Our engagement here will be based on the progressive positions of the movement in particular the outcomes of the 2008 Alliance Economic Summit, the resolutions from Polokwane and Mangaung ANC National Conferences including all historic Alliance policy positions such as the Freedom Charter as well as the consensus to push ahead with a second phase of transition for radical economic transformation.
In this context we want to reaffirm the perspective of the 2002, Alliance Summit which asserted that "The primary task of this epoch is the creation of a national democratic society. All the classes and strata which share this objective, as well as the schools of thought found in the democratic movement, see this as their current strategic objective. There is one NDR, at the core of which the liberation of black people is in general and Africans in particular. Among these classes and strata, the working class is the leading motive force."
We also want this Summit to reaffirm the resolution of the Alliance Summit held after the Polokwane Conference from the 9th-10th May 2008 and the Statement of the Alliance Political Council held on the 13th October 2009 which reaffirmed that "we seek to strengthen the Alliance as an ANC led strategic political centre that will act together as a revolutionary formation to advance the objectives of the revolution".
In our view there is no contradiction between this Alliance position and the notion of accepting the ANC as the leader of the core of organised forces that drive transformation, represented by the ANC itself, the South African Communist Party (SACP), the Congress of South African Trade Unions (COSATU) and the South African National Civics Organisation (SANCO).
All these organisations remain firmly committed to the creation of a new society based on the principles of the Freedom Charter. The ANC in particular, and the Alliance in general, are the organisational fountain from which ideas, strategies, programmes, conduct and demeanour that should inform the project of fundamental change should emerge.
We further call on this Summit to reaffirm the resolutions of the Alliance Economic Summit, which was convened from the 17th-18th October 2008 which on among others agreed on the (a) restructuring of Cabinet and reconfiguration of government departments (b) Implementation of Decent Work Agenda (c) Macro Economic Policy particular that "decisive action was required to transform the patterns of wealth production and distribution
We come here as Alliance partners clear on our roles as individual formations and a collective. In this context we recall the 2010 ANC -NEC January 8th statement which said that the ANC, as a leader of the revolutionary Alliance, has the historic duty and responsibility to provide direction. The Alliance partners, on the other hand, have the responsibility to support the ANC in this role. They must also work to ensure that the ANC remains strong and united in order to fulfil its leadership responsibilities.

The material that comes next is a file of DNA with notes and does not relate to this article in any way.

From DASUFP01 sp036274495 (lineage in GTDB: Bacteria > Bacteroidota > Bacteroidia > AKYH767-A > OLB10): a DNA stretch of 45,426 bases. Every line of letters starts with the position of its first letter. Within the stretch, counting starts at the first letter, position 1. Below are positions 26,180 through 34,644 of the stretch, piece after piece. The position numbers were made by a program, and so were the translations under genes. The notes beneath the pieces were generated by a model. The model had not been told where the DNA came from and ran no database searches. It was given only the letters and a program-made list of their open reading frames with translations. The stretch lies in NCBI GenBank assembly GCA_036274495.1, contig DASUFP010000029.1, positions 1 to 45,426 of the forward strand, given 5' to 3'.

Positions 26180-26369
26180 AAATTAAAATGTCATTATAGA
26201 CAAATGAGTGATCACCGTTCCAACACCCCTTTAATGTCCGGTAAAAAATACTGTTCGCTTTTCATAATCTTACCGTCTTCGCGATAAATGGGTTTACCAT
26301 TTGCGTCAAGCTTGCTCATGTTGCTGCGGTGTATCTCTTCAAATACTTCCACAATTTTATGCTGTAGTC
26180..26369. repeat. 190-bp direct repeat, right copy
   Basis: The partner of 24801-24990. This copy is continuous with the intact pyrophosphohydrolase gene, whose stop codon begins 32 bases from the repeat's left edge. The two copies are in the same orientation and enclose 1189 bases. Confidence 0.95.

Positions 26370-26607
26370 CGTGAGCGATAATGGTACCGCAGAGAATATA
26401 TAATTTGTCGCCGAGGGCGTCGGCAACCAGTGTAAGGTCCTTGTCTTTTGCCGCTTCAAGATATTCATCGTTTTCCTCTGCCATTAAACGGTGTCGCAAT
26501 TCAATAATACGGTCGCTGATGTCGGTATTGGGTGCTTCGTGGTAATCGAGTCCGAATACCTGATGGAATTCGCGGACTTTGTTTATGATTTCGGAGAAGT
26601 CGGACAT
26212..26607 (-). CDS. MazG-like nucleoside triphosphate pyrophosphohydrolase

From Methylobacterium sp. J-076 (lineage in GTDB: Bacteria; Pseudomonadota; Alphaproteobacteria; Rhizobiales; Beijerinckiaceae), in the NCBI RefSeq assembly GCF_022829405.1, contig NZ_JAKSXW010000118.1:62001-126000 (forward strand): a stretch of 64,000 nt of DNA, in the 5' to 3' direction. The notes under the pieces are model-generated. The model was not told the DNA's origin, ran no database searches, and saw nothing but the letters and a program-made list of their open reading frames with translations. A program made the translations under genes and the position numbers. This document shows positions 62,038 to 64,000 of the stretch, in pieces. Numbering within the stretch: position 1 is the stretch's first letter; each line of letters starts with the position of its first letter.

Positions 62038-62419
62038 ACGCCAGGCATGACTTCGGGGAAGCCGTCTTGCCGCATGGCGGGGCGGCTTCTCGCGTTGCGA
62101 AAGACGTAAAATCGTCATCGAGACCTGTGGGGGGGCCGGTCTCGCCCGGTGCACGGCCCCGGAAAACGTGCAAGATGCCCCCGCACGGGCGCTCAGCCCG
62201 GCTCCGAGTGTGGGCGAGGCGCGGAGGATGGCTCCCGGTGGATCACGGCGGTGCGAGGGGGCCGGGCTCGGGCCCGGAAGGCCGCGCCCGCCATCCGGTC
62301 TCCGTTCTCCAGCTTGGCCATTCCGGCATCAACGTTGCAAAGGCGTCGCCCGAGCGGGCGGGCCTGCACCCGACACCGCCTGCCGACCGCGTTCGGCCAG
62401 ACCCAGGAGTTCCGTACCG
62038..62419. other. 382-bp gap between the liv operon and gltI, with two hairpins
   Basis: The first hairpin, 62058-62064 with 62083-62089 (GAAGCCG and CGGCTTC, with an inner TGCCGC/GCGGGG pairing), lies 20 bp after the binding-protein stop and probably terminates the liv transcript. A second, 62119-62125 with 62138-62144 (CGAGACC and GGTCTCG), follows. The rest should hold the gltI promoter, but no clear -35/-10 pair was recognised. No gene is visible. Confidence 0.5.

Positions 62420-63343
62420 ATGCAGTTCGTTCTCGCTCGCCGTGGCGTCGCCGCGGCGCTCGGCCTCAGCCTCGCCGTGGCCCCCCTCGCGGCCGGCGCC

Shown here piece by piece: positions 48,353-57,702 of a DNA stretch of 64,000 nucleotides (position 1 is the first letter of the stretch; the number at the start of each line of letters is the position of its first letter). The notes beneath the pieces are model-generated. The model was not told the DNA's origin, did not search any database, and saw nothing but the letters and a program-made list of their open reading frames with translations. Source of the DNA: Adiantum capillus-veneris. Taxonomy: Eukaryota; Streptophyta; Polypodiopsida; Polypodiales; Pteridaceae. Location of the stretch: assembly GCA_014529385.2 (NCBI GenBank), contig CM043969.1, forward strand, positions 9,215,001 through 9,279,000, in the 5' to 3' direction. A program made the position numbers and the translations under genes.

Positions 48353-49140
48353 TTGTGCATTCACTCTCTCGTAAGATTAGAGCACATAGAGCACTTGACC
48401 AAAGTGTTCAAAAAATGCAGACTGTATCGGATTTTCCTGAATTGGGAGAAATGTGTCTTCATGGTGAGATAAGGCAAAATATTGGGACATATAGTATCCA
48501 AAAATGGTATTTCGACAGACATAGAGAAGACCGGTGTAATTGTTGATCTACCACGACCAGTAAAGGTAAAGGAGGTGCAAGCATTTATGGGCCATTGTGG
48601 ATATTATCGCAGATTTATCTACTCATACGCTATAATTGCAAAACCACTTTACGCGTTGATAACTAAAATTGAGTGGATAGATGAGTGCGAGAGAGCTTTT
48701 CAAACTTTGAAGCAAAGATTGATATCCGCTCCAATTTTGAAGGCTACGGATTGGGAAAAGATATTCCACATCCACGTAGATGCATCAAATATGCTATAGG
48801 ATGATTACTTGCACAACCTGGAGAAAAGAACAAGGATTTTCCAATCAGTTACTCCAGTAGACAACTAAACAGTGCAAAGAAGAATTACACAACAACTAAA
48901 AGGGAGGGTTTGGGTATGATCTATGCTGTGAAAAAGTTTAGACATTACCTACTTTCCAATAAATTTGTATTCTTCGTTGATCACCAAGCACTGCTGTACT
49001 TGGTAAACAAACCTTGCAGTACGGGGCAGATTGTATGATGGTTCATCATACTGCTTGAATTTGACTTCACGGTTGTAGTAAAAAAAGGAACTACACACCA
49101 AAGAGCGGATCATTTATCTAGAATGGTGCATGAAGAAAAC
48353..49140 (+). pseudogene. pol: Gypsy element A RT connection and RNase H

On the role of each alliance partner the 2008 January 8th statement defined SANCO as a dynamic civic movement that leads the struggle of communities for a better life for all.
The 2011 January 8th statement said that the Alliance has always been at the forefront of exercising people's power and each component has a historic role and mission within the Alliance.
It said that the revolutionary trade union movement and the ANC continue to work together, with the ANC playing its historical role as the shield and the trade union movement as the spear, as pronounced by the President-General of the ANC, Chief Albert Luthuli.
In defining our role it specifically said that the two organisations plus the SACP must continue to act in unison to defend and advance the interests of workers and the poor. The SACP, the vanguard of the working class, has always provided robust and profound intellectual and ideological debate to the Alliance.
The ANC as the leader of the Alliance has the responsibility of providing revolutionary support to the Alliance components. The SACP and COSATU have a responsibility to strengthen and defend the ANC. These responsibilities must be executed within the established and time tested culture and discipline of our movement.
The most effective and concrete way of building the ANC-led Alliance is through a common programme of action based on our shared strategic objectives. The programme of action must be implemented at all levels of organisations of the Alliance. It is this Alliance Programme of Action which provides the line of march for every cadre of the Alliance.